Wikipedia

Read full entry

Balsamorhiza sagittata

Balsamorhiza sagittata is a species of flowering plant in the sunflower tribe of the plant family Asteraceae known by the common name arrowleaf balsamroot.

Distribution[edit]

The plant is native to much of western North America from British Columbia to California to the Dakotas. It grows in many types of habitat from mountain forests to grassland to desert scrub.[1][2] It is drought tolerant.[3]

Description[edit]

The leaves are entire and covered with fine to rough hairs, especially on the undersides.

This is a taprooted perennial herb growing a hairy, glandular stem 20 to 60 centimeters tall. The branching, barky root may extend over two meters deep into the soil. The basal leaves are generally triangular in shape and are large, approaching 50 centimeters in maximum length. Leaves farther up the stem are linear to narrowly oval in shape and smaller. The leaves have untoothed edges and are coated in fine to rough hairs, especially on the undersides.[4] [5][6]

The inflorescence bears one or more flower heads. Each head has a center of long yellowish tubular disc florets and a fringe of bright yellow ray florets, each up to 4 centimeters long. The fruit is a hairless achene about 8 millimeters long. Grazing animals find the plant palatable, especially the flowers and developing seed heads.[7]

Bright orange-yellow petals make the arrowleaf balsamroot easy to identify.

Uses[edit]

Culinary and medicinal[edit]

All of the plant can be eaten.[3] It can be bitter and pine-like in taste.[8]

Many Native American groups, including the Nez Perce, Kootenai, Cheyenne, and Salish, utilized the plant as a food and medicine. [9] [7] The seeds were particularly valuable as food or used for oil [10]

Symbols[edit]

Under the name Okanagan Sunflower, it is the official flower emblem of the city of Kelowna, British Columbia, Canada.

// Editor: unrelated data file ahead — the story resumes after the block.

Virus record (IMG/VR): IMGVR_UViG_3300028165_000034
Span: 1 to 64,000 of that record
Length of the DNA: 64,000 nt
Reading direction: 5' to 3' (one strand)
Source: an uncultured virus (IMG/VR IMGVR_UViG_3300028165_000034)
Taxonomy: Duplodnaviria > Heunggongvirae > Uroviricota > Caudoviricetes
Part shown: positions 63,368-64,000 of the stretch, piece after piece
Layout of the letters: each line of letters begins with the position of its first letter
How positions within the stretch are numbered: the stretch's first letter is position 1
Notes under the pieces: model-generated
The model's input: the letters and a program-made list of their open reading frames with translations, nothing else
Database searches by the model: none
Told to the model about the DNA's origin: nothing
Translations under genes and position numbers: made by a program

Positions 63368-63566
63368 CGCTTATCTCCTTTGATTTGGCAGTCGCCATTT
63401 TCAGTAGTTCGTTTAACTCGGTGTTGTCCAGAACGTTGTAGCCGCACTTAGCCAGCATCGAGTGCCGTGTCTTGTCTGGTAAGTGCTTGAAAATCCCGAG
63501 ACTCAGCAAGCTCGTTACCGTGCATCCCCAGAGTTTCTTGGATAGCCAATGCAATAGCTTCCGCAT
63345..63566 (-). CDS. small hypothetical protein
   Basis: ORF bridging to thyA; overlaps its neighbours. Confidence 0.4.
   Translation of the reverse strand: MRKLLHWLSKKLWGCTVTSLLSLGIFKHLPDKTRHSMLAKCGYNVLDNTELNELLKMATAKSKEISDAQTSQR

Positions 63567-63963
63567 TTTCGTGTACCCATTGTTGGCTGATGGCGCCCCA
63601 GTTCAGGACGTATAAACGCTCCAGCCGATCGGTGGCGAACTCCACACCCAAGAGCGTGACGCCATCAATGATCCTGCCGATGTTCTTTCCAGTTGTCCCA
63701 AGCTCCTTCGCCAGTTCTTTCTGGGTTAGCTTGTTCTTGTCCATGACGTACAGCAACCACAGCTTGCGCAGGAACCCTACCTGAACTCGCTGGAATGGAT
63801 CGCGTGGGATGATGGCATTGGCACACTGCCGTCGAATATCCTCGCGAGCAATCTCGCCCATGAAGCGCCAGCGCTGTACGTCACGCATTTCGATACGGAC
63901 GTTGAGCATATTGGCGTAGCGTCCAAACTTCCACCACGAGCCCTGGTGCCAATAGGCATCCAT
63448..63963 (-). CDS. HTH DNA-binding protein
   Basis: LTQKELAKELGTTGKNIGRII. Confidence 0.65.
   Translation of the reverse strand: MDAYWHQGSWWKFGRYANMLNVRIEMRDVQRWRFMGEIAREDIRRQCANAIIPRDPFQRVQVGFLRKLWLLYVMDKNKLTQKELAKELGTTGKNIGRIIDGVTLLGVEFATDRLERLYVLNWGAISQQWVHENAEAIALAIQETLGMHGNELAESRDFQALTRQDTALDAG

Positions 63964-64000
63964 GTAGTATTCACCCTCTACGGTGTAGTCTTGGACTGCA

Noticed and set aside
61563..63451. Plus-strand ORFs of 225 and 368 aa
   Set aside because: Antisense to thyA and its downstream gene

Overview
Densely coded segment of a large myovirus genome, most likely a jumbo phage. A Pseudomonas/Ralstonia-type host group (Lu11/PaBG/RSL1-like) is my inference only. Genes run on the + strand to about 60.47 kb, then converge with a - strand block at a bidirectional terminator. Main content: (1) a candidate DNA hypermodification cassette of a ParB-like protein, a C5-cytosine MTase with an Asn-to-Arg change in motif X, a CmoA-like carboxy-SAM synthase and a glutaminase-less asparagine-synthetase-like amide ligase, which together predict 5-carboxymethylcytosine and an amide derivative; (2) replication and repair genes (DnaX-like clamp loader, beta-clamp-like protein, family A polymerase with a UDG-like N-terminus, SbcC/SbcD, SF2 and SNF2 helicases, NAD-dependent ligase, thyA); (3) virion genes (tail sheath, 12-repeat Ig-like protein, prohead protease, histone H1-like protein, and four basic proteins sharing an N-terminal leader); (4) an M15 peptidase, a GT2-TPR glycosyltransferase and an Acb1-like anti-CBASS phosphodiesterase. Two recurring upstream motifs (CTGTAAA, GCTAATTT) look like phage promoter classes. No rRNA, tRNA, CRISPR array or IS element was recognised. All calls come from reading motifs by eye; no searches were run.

References[edit]

  1. ^ Sullivan, Steven. K. (2015). "Balsamorhiza sagittata". Wildflower Search. Retrieved 2015-02-07. 
  2. ^ "Balsamorhiza sagittata". PLANTS Database. United States Department of Agriculture; Natural Resources Conservation Service. 2015. Retrieved 2015-02-07. 
  3. ^ a b "Arrow Leafed Balsamroot Wildflower". 
  4. ^ Klinkenberg, Brian (Editor) (2014). "Balsamorhiza sagittata". E-Flora BC: Electronic Atlas of the Plants of British Columbia [eflora.bc.ca]. Lab for Advanced Spatial Analysis, Department of Geography, University of British Columbia, Vancouver. Retrieved 2015-02-07. 
  5. ^ Giblin, David (Editor) (2015). "Balsamorhiza sagittata". WTU Herbarium Image Collection. Burke Museum, University of Washington. Retrieved 2015-02-07. 
  6. ^ "Balsamorhiza sagittata". Jepson eFlora: Taxon page. Jepson Herbarium; University of California, Berkeley. 2015. Retrieved 2015-02-07. 
  7. ^ a b Forest Service Fire Ecology
  8. ^ Vizgirdas, Ray (2006). Wild Plants of the Sierra Nevada. Reno: University of Nevada, Reno. p. 185. 
  9. ^ University of Michigan - Dearborn, Native American Ethnobotany: Balsamorhiza sagittata
  10. ^ Moerman, Daniel (2010). Native American Food Plants: An Ethnobotanical Dictionary. Portland, Oregon: Timber Press. pp. 62–63. 

Unreviewed

Creative Commons Attribution Share Alike 3.0 (CC BY-SA 3.0)

Source: Wikipedia

Belongs to 0 communities

This taxon hasn't been featured in any communities yet.

Learn more about Communities

Disclaimer

EOL content is automatically assembled from many different content providers. As a result, from time to time you may find pages on EOL that are confusing.

To request an improvement, please leave a comment on the page. Thank you!